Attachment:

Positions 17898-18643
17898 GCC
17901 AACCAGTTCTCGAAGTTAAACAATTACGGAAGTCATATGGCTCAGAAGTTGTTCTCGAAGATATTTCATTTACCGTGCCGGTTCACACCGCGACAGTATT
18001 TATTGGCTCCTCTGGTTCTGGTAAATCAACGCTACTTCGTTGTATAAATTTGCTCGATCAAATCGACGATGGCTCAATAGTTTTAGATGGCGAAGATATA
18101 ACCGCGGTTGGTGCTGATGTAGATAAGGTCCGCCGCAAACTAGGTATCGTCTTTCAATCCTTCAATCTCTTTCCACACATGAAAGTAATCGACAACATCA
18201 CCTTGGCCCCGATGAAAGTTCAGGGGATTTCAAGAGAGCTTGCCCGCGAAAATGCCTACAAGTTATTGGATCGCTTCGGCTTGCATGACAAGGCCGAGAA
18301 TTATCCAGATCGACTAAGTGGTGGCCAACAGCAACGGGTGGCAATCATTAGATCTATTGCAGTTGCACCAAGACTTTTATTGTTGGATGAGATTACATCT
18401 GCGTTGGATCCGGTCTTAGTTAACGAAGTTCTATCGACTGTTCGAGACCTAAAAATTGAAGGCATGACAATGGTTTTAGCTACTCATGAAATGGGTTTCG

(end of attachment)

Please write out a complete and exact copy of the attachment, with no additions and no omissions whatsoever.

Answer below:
Positions 17898-18643
17898 GCC
17901 AACCAGTTCTCGAAGTTAAACAATTACGGAAGTCATATGGCTCAGAAGTTGTTCTCGAAGATATTTCATTTACCGTGCCGGTTCACACCGCGACAGTATT
18001 TATTGGCTCCTCTGGTTCTGGTAAATCAACGCTACTTCGTTGTATAAATTTGCTCGATCAAATCGACGATGGCTCAATAGTTTTAGATGGCGAAGATATA
18101 ACCGCGGTTGGTGCTGATGTAGATAAGGTCCGCCGCAAACTAGGTATCGTCTTTCAATCCTTCAATCTCTTTCCACACATGAAAGTAATCGACAACATCA
18201 CCTTGGCCCCGATGAAAGTTCAGGGGATTTCAAGAGAGCTTGCCCGCGAAAATGCCTACAAGTTATTGGATCGCTTCGGCTTGCATGACAAGGCCGAGAA
18301 TTATCCAGATCGACTAAGTGGTGGCCAACAGCAACGGGTGGCAATCATTAGATCTATTGCAGTTGCACCAAGACTTTTATTGTTGGATGAGATTACATCT
18401 GCGTTGGATCCGGTCTTAGTTAACGAAGTTCTATCGACTGTTCGAGACCTAAAAATTGAAGGCATGACAATGGTTTTAGCTACTCATGAAATGGGTTTCG